SPINN @ Thousand Island

Live Music Review Review
8

ICM Rating

It was the mother of all Thursdays. Half day booked, gates open at Watford Junction. Press for a sick band. I was living for it. November 27th was greeted by four beady eyed teenagers from Liverpool with an absolute heart of gold, big tunes and a sensational hunger for biscuits. I was invited down to four-piece SPINN’s sold out show at Thousand Island – Highbury thanks to our good friends at CloseUp. Having already played to sold-out crowds in both Bristol and Newcastle, I couldn’t wait to see the boys play a sold-out show at their first headline London residency.

Of course, it wouldn’t be a sold-out capacity CloseUp show with some amazing talent to follow. I’d missed her more than once but was delighted to finally catch Isle of Wights very own Lauran Hibberd. Coming in with a fresh set of ears, Lauran is to be taken seriously in the most immediate way possible. We could stand around all day and compare her to the likes of Jerry Williams, Anteros and Whenyoung or we can just accept that she’s in a universe of her own, writing stories that only a young person in today’s climate could appreciate in all its intimacy. Bonus points for that song called ‘Shark Week’ – when’s the release?

Next up was our very own happy-go-lucky Only Sun from sunny High Wycombe. It’s genuinely nice to meet with a band that isn’t full of self-deprecating arseholes with a drug problem. Their high-octane energy, terrible 80’s references, a parade of shit shirts and big indie rhythms are just a few of the reasons why I’m buzzing for these guys to be playing the bigger shows and gaining the exposure they deserve. With a large back catalogue and even more to come in the near future, Only Sun going to ride along into the sunset like Tom Cruise on his chopper *queue the Top Gun riff*.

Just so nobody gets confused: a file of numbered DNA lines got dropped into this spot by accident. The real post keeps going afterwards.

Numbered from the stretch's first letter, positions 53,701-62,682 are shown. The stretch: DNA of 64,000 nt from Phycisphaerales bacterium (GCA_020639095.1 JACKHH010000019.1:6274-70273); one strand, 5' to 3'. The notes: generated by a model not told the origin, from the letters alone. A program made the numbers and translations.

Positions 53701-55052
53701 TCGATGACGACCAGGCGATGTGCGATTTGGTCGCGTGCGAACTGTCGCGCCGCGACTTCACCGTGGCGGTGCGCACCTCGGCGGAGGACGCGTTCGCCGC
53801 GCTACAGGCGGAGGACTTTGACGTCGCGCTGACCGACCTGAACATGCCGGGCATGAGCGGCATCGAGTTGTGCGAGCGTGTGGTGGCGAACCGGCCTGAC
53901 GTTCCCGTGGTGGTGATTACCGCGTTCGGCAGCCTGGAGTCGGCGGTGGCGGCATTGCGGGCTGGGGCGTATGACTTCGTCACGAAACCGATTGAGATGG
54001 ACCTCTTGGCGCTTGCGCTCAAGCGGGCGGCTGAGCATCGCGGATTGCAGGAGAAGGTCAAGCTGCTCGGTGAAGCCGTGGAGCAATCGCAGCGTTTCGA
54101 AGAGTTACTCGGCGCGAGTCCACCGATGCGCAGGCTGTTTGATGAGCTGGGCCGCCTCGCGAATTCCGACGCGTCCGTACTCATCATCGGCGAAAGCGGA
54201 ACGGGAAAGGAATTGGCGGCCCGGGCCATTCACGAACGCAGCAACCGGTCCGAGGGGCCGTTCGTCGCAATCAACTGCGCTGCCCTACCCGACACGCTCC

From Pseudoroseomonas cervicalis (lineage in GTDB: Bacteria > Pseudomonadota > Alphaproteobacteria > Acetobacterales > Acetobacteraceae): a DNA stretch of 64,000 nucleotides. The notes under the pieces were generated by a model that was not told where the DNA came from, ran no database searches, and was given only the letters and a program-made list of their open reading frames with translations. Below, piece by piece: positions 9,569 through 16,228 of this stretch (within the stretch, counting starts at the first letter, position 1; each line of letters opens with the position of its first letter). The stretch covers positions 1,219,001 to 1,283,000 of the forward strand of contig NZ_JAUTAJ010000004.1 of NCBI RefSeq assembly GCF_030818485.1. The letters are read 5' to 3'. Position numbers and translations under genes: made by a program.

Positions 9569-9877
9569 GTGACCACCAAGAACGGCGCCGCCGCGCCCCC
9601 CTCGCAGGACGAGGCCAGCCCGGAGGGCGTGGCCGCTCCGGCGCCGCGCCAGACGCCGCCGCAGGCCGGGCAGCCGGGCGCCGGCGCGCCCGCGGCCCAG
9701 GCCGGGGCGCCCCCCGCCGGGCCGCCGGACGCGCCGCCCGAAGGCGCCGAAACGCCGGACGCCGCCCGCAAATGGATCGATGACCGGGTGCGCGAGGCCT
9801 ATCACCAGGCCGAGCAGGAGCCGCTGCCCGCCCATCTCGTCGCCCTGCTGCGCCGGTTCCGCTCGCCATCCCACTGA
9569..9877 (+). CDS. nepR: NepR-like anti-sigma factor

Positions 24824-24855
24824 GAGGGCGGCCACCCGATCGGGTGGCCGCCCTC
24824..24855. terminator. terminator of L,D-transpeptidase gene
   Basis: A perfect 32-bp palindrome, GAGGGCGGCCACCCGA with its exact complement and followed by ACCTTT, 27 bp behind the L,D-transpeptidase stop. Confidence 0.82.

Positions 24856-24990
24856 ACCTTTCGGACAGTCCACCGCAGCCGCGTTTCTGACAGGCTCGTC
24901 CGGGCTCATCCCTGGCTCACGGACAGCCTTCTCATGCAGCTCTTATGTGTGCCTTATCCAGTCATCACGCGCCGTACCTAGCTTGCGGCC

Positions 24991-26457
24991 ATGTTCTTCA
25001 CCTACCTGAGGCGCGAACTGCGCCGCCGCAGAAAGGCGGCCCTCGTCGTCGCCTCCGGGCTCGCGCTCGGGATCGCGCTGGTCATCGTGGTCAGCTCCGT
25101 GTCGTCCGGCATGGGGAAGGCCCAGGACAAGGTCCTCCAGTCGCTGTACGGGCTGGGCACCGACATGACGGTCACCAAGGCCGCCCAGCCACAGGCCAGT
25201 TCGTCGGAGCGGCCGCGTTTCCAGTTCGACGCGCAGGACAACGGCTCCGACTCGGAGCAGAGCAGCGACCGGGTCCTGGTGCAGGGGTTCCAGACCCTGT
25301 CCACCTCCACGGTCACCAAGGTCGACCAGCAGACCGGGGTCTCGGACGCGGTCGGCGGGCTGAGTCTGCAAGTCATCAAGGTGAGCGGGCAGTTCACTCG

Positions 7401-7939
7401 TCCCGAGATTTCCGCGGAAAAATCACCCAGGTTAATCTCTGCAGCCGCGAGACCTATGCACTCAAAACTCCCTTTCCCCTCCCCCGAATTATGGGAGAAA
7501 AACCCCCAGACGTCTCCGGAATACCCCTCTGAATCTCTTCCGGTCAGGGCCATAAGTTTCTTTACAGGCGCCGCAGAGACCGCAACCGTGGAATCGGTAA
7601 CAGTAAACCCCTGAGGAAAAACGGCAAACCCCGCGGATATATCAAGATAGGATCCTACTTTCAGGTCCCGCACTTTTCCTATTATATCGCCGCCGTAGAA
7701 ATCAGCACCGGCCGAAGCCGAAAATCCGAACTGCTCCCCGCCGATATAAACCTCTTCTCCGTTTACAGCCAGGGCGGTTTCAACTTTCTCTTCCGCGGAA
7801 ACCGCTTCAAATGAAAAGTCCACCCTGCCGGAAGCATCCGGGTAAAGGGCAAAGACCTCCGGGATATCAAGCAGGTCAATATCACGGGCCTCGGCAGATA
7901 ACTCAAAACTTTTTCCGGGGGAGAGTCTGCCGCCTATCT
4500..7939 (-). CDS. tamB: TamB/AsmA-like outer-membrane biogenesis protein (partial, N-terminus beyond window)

Having decided to chuck up four whole chicken selects from the depth of my stomach, I decided that it was probably best that I didn’t stick around and chunder on some poor 16 year old’s shit back and sides and get my head caved in by indie twitter. My departure was swift and heavy. I was truly disappointed that I didn’t get to see the boys perform. Especially as we’d spent the better half of a few hours chatting absolutely rubbish on some patchy grass around the back of the venue. Who knew that couscous was the perfect condiment for a wrap?

What has to be mentioned is the unbelievable crowd that the boys played to. Having being sent countless videos of the action that went down, girls were screaming and crying, people were singing along to the tunes. For a band still in the early stages of their career, there is no slowing down for the boys from Liverpool. And with the potential of new music on the way and tours outside of the UK, are SPINN going to be the next big band from the north?

Good

  • Amazing sold out crowd
  • Incredible Line-up

Bad

  • Poor venue access

Summary

SPINN are easily Liverpool's current crowning jewel in today's indie climate. Having met the boys, they're incredibly excited to smash out the rest of their back to back sold out shows with amazing company to match and some of the UK's best and brightest promoters, bookers and managers. Having said that, it was amazing to finally catch the incredibly talented Lauran Hibberd and High Wycombe's Only Sun for a masterclass in the next generation of festival headliners.
8

ICM Rating